Starring: Bang Eun-Jin, Hwang Shin-Hye
Director: Park Chul-Soo
Studio: Planet Entertainment
About This DVD
This Korean horror movie offers a feminist twist in that it centers on two female protagonists living next door to each other in a high rise apartment. The title refers to their respective apartment numbers. The story opens as one of the women, a compulsive cook, is being questioned about the mysterious disappearance of her neighbor, the other woman, a traumatized writer suffering from anorexia nervosa. The two meet when the friendly cook tries to give the writer some of her newest creation. The writer later throws the food away. Still a friendship is born and as they converse, the tragic reasons for the writer's condition come to light. Dark secrets from the cook's past are also revealed. It is she who offers up the grisly final solution to the writer's guilt and continual pain.
Song-Hee Kang in 301 wants to introduce herself to her neighbour Yoon-Hee Kim in 302, and so cooks a delicious meal for her. But 302, buried in her paperwork, is not only even less open than her appartment, but, having taken 301's present, brings it straight back up again. Unsuspecting 301 happily prepares the most lavish meals for her neighbour, who cannot bring herself to smell or look at them, let alone eat them. When 301 discovers her food among 302's refuse, she is appalled, and forces 302 to eat it. Her lack of success gives rise to a feeling of hopelessness, until she discovers why 302 is unable to take any food. 302 gradually disappears, getting thinner and thinner. There seems to be only one more thing left to do...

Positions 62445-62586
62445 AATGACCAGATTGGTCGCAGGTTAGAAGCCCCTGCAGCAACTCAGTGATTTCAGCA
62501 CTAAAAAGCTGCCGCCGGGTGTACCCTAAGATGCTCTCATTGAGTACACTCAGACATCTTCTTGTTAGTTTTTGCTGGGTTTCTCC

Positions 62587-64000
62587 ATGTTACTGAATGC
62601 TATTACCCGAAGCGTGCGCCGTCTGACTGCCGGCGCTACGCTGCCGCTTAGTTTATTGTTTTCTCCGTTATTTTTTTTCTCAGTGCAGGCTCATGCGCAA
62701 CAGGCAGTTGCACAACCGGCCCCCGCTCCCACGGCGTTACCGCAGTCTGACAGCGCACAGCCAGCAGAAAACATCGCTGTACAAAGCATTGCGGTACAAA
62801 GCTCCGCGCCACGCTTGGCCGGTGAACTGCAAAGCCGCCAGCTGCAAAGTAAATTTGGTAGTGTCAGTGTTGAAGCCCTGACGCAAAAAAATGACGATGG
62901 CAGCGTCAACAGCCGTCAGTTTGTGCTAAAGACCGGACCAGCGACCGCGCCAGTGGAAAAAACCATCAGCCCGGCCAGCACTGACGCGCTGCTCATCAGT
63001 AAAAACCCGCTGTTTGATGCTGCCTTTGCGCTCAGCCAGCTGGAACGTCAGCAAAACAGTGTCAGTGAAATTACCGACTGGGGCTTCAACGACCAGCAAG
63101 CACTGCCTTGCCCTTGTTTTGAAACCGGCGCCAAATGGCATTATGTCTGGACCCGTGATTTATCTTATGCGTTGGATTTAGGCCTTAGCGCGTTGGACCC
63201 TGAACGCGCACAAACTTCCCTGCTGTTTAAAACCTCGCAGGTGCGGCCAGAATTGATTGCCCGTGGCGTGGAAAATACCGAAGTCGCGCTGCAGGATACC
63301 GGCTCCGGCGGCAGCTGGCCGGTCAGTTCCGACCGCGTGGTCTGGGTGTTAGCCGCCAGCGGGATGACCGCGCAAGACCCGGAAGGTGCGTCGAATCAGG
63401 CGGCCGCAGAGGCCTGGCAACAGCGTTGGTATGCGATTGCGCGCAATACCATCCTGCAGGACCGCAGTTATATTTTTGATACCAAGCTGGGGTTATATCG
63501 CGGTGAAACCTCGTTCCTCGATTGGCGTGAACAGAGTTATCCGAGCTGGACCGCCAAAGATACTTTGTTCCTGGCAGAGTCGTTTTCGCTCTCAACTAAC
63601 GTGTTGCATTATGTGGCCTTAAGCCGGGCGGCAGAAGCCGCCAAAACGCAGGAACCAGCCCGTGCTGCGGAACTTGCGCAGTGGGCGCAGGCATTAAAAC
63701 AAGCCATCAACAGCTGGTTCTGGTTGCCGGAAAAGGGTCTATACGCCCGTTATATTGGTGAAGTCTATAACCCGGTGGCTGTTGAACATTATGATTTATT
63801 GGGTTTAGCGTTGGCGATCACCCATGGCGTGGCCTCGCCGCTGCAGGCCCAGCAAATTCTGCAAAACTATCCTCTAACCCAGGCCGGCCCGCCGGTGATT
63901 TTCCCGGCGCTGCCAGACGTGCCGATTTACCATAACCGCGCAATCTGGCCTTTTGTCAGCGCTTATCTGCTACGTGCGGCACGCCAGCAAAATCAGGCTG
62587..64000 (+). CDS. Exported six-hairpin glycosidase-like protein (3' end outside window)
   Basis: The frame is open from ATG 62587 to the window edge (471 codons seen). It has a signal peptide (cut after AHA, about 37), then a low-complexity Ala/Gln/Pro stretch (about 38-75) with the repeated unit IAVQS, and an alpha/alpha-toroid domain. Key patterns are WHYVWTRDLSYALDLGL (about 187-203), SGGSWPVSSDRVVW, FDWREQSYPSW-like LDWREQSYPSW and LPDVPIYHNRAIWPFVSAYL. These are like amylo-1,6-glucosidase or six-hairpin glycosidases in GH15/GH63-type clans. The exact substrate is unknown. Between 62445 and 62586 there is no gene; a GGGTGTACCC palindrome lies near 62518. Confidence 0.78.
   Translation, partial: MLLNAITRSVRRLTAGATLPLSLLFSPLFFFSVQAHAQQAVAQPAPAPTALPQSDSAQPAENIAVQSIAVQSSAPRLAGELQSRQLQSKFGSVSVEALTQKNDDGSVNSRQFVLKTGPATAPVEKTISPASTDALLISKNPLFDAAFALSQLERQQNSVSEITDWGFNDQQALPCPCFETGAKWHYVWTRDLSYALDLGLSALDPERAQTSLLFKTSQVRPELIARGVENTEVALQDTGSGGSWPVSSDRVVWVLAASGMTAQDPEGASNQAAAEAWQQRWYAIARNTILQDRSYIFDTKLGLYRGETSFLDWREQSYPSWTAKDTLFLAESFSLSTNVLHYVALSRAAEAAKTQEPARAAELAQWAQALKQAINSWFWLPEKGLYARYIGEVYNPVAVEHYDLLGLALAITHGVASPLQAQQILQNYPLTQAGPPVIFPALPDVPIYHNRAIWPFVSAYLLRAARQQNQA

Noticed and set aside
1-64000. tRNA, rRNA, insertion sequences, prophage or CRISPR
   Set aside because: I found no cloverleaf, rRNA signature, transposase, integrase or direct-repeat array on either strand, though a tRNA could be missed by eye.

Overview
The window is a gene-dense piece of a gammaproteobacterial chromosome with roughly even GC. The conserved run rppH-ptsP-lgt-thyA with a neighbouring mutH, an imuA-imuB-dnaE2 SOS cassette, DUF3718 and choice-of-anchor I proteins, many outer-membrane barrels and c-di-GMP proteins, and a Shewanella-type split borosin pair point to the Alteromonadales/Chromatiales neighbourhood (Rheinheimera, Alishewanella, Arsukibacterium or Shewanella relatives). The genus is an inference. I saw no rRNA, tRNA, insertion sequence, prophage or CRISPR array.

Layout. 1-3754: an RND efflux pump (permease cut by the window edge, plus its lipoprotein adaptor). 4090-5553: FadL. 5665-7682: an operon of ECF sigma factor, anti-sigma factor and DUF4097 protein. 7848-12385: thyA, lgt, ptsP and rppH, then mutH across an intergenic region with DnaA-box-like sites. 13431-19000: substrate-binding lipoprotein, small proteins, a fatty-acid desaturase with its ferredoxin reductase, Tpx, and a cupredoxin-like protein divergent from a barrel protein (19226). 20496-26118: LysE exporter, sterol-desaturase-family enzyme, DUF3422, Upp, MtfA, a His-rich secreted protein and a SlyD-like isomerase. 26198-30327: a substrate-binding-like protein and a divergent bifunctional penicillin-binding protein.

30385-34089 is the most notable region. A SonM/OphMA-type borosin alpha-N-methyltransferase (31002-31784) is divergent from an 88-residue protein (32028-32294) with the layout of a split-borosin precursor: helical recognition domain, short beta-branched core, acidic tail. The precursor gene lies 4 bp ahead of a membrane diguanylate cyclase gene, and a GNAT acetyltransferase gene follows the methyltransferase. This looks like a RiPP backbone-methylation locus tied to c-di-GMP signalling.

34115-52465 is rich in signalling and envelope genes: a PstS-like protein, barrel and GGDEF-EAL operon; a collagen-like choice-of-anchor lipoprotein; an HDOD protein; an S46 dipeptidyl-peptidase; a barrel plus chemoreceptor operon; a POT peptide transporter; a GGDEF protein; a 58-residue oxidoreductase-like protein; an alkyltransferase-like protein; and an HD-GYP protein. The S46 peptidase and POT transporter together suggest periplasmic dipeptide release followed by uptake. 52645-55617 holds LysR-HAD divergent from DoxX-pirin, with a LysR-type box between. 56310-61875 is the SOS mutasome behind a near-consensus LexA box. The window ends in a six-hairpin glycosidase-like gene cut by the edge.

Rarely has such a film succeeded in gripping its audience with such subtle means. When 302 finally unbends, and we discover her story, we wish 301 had not been so persistent. Now that we know the facts, we know that a solution is not going to be easy. Certainly, the drip, a course of therapy or a miraculous quick-cure through some nicely thought-out event would be possible. But (male) feminist Chul-Soo Park is no average director, and does not let his films get round the issue, as many others unthinkingly do (such as Antonia Bird with her Berlinale film, Priest, the year before in 1995). Consistantly, if horrifically, the Korean leads his film to its end, and for all who care to look beyond the superficial, one of the greatest romantics in film history reveals herself.
|Audio Format:||DD 5.1 Surround|
|Video Format:||Standard 1.33:1|